To begin with, I’m going to turn everything you’ve probably heard about modding on its head and say that before you ever worry about the exhaust system or intake – there’s two key items that would be more effective uses of your modding dollar in terms of bang-for-the-buck. A cat-back exhaust system is actually the least power/dollar for the Fiesta ST, and that’s why it’s one of the last things to think about unless SOUND is your main concern.


First, you’ll need a tune. The easiest is the Cobb AccessPORT V3 for Fiesta ST, which is loaded with a number of “off the shelf” performance maps – these are generic tunes and while they’re a huge improvement over stock, a custom tune will yield maximum power – and custom tunes are easiest to get on an AccessPORT, or alternatively a SCT X4 Tuner for Ford – the X4 is cheaper but the screen response is slower, and there aren’t as many custom tuners that support STs using SCT software at this time. Right off the bat, this makes a huge difference in torque, because it disables a function called “Torque Truncation”, which limits your output in gears 1-3, robbing you of nearly 30lb/ft at the wheels, which the AP gives back to you. Alternately, if you’re on a budget and want something super easy and painless, the Turbo Transformer for Fiesta ST gives you an additional 2psi of boost once the car exceeds 13psi for a little bit of extra power when you want it, but leaves operation otherwise stock when you don’t have your foot in it – we liken it to the JB+ Modules for the Mini Cooper that BMS offers.

A new feature COBB has added to the AccessPORT, with v200 and newer off-the-shelf maps, you now have the awesome ability to switch between maps on the fly, so you can instantaneously switch from full performance to economy mode by just pressing Cruise Control “CAN/RES” and then Cruise Control “+” or “-” to switch between maps without stopping – I do it all the time on roadtrips, cruise in economy, but switch back to power for hills or passing to get the car to eke closer to 40mpg highway, despite my daily being a “Stage III” Fiesta ST – and with that they also added Launch Control and “Flat-Foot Shifting”, which enables you to keep your foot to the floor even while shifting, keeping the car in boost between gears.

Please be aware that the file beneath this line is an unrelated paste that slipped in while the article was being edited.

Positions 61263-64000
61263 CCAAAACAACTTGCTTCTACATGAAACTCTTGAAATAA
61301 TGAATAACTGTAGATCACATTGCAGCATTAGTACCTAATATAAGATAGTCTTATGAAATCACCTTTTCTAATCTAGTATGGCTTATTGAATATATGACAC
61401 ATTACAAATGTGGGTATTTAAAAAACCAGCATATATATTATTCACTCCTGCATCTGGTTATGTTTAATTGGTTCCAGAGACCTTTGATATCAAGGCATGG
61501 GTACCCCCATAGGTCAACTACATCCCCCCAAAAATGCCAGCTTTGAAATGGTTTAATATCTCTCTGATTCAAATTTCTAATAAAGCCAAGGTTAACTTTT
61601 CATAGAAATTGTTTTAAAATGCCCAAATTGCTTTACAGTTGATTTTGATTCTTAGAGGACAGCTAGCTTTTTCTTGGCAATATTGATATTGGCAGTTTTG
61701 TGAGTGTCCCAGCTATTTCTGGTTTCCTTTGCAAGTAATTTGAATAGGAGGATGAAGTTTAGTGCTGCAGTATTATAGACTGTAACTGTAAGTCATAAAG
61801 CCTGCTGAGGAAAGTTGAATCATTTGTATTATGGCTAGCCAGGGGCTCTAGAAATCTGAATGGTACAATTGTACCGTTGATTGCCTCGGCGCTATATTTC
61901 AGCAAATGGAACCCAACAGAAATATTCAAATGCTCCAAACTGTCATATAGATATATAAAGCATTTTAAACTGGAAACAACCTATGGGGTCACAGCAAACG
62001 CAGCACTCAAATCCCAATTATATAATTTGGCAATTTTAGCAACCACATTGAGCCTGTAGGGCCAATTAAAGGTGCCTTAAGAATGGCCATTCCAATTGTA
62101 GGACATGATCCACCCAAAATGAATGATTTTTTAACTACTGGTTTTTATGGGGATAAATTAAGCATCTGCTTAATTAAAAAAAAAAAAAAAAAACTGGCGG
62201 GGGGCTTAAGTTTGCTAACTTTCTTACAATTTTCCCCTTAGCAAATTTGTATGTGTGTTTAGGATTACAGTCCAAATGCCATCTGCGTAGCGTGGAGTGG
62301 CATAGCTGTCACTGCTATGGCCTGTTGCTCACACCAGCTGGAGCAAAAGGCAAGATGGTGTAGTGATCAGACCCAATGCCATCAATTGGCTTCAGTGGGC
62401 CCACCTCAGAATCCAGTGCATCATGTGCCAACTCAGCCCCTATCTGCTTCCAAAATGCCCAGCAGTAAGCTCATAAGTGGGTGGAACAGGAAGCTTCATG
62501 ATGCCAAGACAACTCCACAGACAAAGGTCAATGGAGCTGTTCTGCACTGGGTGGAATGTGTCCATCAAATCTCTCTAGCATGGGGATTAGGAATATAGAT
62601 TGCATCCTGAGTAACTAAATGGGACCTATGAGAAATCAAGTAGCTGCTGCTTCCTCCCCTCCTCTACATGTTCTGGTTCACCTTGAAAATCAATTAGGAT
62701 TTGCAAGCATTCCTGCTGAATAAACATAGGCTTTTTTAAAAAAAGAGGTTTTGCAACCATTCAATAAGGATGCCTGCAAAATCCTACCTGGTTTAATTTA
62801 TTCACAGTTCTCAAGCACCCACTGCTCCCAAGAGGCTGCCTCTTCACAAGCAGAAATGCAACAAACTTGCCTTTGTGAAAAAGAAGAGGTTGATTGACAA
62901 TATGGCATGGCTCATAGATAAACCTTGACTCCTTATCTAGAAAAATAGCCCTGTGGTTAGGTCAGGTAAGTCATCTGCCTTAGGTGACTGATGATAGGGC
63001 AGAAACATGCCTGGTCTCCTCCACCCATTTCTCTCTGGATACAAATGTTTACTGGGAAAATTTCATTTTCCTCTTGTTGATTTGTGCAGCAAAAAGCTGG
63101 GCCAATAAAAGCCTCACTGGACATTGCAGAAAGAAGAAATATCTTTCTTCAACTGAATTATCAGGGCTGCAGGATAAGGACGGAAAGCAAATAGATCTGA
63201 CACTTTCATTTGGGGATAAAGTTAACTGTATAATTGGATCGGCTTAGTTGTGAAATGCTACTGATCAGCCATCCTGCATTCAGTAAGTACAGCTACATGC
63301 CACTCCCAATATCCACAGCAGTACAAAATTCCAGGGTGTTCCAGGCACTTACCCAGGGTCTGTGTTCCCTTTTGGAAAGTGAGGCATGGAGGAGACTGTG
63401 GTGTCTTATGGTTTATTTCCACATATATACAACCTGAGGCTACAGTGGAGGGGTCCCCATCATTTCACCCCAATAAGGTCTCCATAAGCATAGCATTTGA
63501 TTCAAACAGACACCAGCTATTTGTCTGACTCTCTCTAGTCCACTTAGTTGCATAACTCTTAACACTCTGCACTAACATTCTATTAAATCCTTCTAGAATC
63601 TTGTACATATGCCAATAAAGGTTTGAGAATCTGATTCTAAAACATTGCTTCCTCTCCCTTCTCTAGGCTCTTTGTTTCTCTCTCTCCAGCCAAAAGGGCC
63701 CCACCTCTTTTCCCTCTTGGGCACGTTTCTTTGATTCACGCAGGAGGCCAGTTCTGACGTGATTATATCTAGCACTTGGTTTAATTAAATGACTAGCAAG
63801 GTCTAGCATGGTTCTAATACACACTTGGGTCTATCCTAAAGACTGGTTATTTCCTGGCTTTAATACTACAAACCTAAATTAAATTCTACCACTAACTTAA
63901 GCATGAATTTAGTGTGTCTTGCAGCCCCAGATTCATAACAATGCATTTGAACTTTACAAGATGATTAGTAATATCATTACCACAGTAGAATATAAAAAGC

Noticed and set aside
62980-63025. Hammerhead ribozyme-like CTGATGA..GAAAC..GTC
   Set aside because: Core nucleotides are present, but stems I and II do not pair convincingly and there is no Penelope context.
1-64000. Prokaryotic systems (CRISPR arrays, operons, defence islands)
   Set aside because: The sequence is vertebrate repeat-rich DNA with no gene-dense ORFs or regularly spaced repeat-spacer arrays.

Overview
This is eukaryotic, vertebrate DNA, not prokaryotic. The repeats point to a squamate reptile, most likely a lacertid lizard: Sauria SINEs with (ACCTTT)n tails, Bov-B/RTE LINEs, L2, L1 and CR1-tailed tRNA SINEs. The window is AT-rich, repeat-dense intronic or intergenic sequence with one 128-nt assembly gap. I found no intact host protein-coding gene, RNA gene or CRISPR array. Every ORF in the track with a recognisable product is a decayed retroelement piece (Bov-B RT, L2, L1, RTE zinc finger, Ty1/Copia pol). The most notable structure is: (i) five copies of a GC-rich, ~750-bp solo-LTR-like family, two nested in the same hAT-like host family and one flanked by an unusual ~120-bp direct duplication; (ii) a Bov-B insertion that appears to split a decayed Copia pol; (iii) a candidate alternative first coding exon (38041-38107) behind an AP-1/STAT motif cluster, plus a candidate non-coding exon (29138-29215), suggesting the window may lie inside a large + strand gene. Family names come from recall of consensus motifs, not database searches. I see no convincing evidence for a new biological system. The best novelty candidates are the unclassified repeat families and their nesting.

After the tune, the next biggest concern is the INTERCOOLER. The Fiesta ST’s Front Mount Intercooler is incredibly easy to replace, and the intercooler is the most critical component for making power. YOU CANNOT USE STAGE II MAPS WITHOUT THE FRONT MOUNT INTERCOOLER. I see it all the time on the forums and on facebook groups, kids running stage II and III maps, despite still having the stock front mount intercooler and well, it makes me sad, guys. It’s dangerous and counterproductive to do run Stage II on the stock FMIC – the car will run more aggressive timing than it can safely run and be running on hotter air, which makes less power anyway, so please don’t be that guy – there is no way around it. So to be extra clear, once again – You can’t even go to Stage II without the Intercooler. This applies to the Focus ST as well – and seems to be a common issue for most modern turbo cars, including the Mustang EcoBoost.


Personally, I have the COBB Front Mount Intercooler for Fiesta ST fitted, but don’t run the COBB chargepipes with it, though many people like to run the COBB Chargepipes. The cold side chargepipe is not really a restriction, but the hot side, which has the infamous resonator donut, IS a restriction. ATP Turbo and Forge Motorsport both offer a hotside chargepipe that omits the resonator donut thing for a 1.5kpa (appx) reduction in pressure drop. Mountune also offers the hotside.

The Intercooler itself does not actually ‘make’ horsepower, but rather it allows you to run more aggressive air/fuel/spark, thereby allowing you to make MUCH MORE power than the OEM intercooler can support – and if you live somewhere hot, a front mount intercooler is practically a must whether or not you are planning to tune the car. A car that runs cooler makes more power than a car that’s running hot. That’s all there is to it.